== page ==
plant metallothioneins; cyclic proteins; spectroscopy; X-ray crystallography; metal-thiolate clusters; bioinorganic chemistry; nucleic acids; site specific nucleobase modifications; DNA-templated synthesis
Egloff David, Oleinich Igor A., Zhao Meng, König Sebastian L. B., Sigel Roland K. O., Freisinger Eva (2016), Sequence-specific post-synthetic oligonucleotide labeling for single-molecule fluorescence applications, in ACS Chem. Biol.
, 11, 2558-2567.
Tarasava Katsiaryna, Freisinger Eva (2015), Investigating the influence of histidine residues on the metal ion binding ability of the wheat metallothionein g-Ec-1 domain, in J. Inorg. Biochem.
, 153, 197-203.
Egloff David, Oleinich Igor A., Freisinger Eva (2015), Sequence-specific generation of 1,N6-ethenoadenine and 3,N4-ethenocytosine in single-stranded unmodified DNA, in ACS Chem. Biol.
, 10, 547-553.
Tarasava Katsiaryna, Freisinger Eva (2014), An optimized intein-mediated protein ligation approach for the efficient cyclization of cysteine-rich proteins, in Protein Eng. Des. Sel.
, 27, 481-488.
Freisinger Eva, Vašák M. (2013), Cadmium in metallothioneins, in Sigel Astrid, Sigel Helmut (ed.), Springer, Dordrecht, 339-371.
Wan X., Schicht O., Freisinger E. (2013), Cu(I) coordination by two plant metallothioneins, in Z. Anorg. Allg. Chem.
, 639, 1365-1369.
Tarasava Katsiaryna, Johannsen Silke, Freisinger Eva (2013), Solution structure of the circular g-domain analog from the wheat metallothionein Ec-1, in Molecules
, 18, 14414-14429.
Huber T., Freisinger E. (2013), Sulfide ions as modulators of metal-thiolate cluster size in a plant metallothionein, in Dalton Trans.
, 42, 8878-8889.
Wan X., Freisinger E. (2012), Incorporation of sulfide ions into the cadmium(II) thiolate cluster of, in Inorg. Chem.
, 52, 785-792.
Donghi D., Johannsen S., Sigel R. K. O., Freisinger E. (2012), NMR spectroscopy in bioinorganic chemistry, in Chimia
, 66, 791-797.
Phongtongpasuk S., Paulus S., Schnabl J., Sigel R. K. O., Spingler B., Hannon M. J., Freisinger E., Binding of a designed anti-cancer drug to the heart of an RNA three-way junction, in Angew. Chem. Int. Ed.
Peroza E. A., Cabral A. C. S, Wan X., Freisinger E., Metal ion release from metallothioneins: Proteolysis as an alternative to oxidation, in Metallomics
Loebus J., Leitenmaier B., Meissner D., Braha B., Krauss G.-J., Dobritzsch D., Freisinger E., The major function of a metallothionein from the aquatic fungus Heliscus lugdunensis is cadmium detoxification, in J. Inorg. Biochem.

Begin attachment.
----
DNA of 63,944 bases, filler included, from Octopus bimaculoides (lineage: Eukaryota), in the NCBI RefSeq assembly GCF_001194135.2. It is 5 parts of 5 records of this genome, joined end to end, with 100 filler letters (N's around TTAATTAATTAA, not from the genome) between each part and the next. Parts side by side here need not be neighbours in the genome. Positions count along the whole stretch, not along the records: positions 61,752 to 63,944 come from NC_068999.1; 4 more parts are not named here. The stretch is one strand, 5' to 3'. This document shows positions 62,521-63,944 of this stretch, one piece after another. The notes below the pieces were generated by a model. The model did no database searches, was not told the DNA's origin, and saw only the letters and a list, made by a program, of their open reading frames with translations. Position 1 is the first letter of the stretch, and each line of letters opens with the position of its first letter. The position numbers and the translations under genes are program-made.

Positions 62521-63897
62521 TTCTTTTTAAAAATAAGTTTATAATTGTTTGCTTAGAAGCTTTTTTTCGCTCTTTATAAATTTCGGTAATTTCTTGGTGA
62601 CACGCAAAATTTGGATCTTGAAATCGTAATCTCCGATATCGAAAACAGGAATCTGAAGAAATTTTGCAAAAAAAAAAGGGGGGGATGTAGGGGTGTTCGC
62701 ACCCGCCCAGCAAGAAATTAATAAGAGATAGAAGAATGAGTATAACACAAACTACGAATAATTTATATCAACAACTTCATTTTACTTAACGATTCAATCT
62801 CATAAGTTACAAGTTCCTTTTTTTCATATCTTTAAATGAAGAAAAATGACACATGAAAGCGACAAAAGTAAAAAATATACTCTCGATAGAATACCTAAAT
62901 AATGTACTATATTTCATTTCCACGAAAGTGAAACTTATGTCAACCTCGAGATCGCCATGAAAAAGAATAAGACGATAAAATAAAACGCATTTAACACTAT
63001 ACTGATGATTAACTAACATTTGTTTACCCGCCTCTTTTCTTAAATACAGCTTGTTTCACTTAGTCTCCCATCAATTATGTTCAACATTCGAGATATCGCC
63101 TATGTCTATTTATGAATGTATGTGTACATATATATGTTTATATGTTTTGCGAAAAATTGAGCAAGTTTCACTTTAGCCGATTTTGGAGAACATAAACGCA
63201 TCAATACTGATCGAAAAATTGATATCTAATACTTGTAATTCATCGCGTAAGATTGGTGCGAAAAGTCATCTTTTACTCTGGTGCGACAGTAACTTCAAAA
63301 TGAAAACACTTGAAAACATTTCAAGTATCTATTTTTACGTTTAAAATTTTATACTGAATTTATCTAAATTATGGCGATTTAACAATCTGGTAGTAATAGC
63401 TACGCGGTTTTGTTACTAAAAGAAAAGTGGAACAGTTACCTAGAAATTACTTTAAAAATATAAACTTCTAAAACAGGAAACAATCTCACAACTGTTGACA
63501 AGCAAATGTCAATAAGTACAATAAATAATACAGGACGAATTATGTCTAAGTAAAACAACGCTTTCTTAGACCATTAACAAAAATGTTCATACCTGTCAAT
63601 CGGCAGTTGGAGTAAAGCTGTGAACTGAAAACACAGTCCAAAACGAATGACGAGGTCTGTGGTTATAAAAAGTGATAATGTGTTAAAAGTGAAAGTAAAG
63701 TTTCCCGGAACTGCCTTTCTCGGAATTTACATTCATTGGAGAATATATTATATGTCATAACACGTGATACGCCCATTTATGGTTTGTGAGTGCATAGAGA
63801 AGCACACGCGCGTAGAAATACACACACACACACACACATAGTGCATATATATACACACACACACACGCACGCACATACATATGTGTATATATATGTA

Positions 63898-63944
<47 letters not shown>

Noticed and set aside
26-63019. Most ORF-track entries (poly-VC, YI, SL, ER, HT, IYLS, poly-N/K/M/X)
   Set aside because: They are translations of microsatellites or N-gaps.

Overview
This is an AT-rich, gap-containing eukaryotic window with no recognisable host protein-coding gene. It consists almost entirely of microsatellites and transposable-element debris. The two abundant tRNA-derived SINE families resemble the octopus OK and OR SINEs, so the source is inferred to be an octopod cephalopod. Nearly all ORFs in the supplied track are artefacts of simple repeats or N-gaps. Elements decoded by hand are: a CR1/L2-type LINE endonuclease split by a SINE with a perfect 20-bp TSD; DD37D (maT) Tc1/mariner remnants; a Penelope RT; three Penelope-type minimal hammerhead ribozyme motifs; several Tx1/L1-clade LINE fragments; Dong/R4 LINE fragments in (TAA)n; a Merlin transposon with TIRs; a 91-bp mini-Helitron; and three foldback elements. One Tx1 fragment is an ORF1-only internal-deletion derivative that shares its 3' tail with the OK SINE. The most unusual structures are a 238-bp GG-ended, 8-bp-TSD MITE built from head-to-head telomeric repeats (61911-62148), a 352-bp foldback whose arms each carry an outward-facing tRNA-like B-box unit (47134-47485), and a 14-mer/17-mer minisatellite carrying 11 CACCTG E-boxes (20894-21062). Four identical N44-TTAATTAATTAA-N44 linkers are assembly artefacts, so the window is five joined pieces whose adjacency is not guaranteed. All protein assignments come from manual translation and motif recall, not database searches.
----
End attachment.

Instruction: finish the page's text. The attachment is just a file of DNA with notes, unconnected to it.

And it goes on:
This proposal is divided into two, largely independent projects: Project A focuses on the structures and properties of plant metallothioneins (MTs). A subproject will also investigate cyclic MT forms. The tight regulation of reactive transition metal ions is essential to impede side reactions and cellular damage. One protein superfamily that is taking part in the uptake, transport, and regulation of metal ions within the cell are the MTs, small Cys-rich proteins with the ability to coordinate metal ions with the electron configuration d10 in form of metal clusters. MTs from plants have been scarcely studied so far. In this project we are investigating members of each of the four plant MT subfamilies. We apply mostly spectroscopic techniques such as UV/vis, CD, and atomic absorption spectroscopy coupled with chromatographic techniques for separation and identification purposes, but also more elaborate methods such as EXAFS or PAC spectroscopy are used. Very important for our research is also mass spectrometry. Further, NMR spectroscopy enables us to study metal ion binding affinities or coordination environments of metal ions, and can be used to determine 3D structures. The latter we also try to achieve with crystallographic techniques. These experiments are complemented with functional studies to draw conclusions about the possible roles of plant MTs in vivo. We look at metal ion release under specific conditions, investigate the properties of our proteins in yeast cells as a model system for eukaryotic cells, and even analyse protein expression pattern of a wheat grain specific MT directly in the seed.In project B we are performing site-specific modifications of larger nucleic acids with a DNA-templated approach. We design and synthesize specific reactive groups that are able to generate the desired modification. By coupling these reactive groups to a short complementary oligonucleotide sequence we position them directly opposite the nucleotide to be modified and in this way achieve the desired site-specificity. On the one hand, modifications are introduced that are known mutagenic lesions occurring naturally in DNA such as ?-adducts of bases, oxidized guanine at the C8 position or UV light-induced photo-adducts. Such specifically modified nucleic acids are important for, e.g., biochemical studies of nucleotide repair mechanisms or to monitor the fidelity of polymerases in performing translesional synthesis. In addition we are attempting to introduce functional groups at the N4 position of cytosine bases, which can be used for specific labelling purposes such as the attachment of fluorophores. Our studies are hence important for researchers from the fields of Biochemistry, Structural Biology, Biophysics, and from the Nanosciences alike.